Letter: Forests critical natural infrastructure

If it neglects the natural infrastructure, not the last “unprecedented” event we will witness

Forests critical natural infrastructure

After the devastating rains that caused flooding and loss throughout B.C., the overwhelming feelings of grief will be compounded by the urgent need to clean up, restore and replace what the flood waters took away.

It took less than two days to bring a virtual halt to the infrastructure we rely on to bring goods and services to our communities. Rebuilding will cost billions and take months, if not years to accomplish.

The supply chain that we took for granted is now seen for what it really is: a fragile web that can be taken down by an “act of nature”.

But long before this storm, another web has been slowly and relentlessly dismantled by those who care more for profit than for the only supply chain that sustains us all: the natural world.

If anyone had doubted climate science before this year, the heat dome, forest fires and now floods surely have caused them to rethink their position.

Here in Youbou, in the territory of the Coast Salish people, we are surrounded by the forests that are a critical part of the natural infrastructure.

Forests capture, store, filter and slowly release water into the creeks, lake and river. Forests are the birthplace of the vital watersheds that sustain life in the streams, creeks, lake and river and estuaries.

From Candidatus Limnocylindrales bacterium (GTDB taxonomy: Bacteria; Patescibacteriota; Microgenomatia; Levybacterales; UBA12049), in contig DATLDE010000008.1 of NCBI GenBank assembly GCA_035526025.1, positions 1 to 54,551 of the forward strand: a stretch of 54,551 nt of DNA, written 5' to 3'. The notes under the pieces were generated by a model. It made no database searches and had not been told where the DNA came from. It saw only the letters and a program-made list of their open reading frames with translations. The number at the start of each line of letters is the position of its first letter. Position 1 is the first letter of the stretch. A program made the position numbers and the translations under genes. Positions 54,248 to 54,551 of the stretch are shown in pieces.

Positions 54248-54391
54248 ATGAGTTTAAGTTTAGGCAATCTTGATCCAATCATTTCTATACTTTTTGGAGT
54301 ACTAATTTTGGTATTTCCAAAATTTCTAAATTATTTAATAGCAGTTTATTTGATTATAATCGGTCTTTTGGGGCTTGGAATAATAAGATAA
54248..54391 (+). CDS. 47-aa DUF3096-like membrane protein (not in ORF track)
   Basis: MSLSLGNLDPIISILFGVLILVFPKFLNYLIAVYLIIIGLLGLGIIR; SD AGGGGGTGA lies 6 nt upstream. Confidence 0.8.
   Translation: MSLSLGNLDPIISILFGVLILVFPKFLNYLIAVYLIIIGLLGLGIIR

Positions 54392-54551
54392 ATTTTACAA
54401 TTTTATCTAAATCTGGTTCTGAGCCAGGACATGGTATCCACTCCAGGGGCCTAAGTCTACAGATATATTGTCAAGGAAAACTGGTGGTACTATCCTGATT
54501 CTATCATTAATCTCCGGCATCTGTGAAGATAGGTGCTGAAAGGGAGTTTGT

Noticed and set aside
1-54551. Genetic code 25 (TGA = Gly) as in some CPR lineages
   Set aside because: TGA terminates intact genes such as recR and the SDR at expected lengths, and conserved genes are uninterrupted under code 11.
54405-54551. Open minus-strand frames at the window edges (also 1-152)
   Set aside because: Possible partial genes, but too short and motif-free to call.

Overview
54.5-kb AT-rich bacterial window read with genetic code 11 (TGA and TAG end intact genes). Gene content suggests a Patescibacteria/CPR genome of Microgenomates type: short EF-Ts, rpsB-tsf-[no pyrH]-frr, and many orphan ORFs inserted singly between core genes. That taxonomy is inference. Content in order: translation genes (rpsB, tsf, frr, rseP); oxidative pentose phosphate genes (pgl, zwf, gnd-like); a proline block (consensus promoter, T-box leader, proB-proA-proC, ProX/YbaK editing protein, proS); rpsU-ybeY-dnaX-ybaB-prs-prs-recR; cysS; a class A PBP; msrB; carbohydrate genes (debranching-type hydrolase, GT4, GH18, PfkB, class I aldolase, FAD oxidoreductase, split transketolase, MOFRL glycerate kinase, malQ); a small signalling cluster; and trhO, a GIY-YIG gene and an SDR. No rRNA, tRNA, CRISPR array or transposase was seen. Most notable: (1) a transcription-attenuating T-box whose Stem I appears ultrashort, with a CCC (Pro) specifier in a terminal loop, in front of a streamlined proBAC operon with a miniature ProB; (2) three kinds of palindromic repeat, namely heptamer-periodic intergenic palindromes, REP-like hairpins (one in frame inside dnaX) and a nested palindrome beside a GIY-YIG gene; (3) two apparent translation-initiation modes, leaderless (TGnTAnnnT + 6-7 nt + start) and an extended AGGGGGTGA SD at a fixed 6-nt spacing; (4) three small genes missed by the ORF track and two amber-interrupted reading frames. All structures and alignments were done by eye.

A diverse, intact forest is a powerful ally against the effects of climate change. It can prevent forest fires from raging unchecked. It can prevent floods and slides.

The B.C. government will be spending billions on the infrastructure needed to keep society running; if it neglects the natural infrastructure, this will not be the last “unprecedented” event we will witness in our lifetimes.

Mosaic Forest Management will be logging the last intact forested area in Youbou and Meade Creek in the hills above Cowichan Lake. They must rethink their practices. They have to begin to restore the countless clear cuts to the more resilient forests that are so necessary right now. And if they don’t do it on their own, the government must compel them to do it!

Karen Deck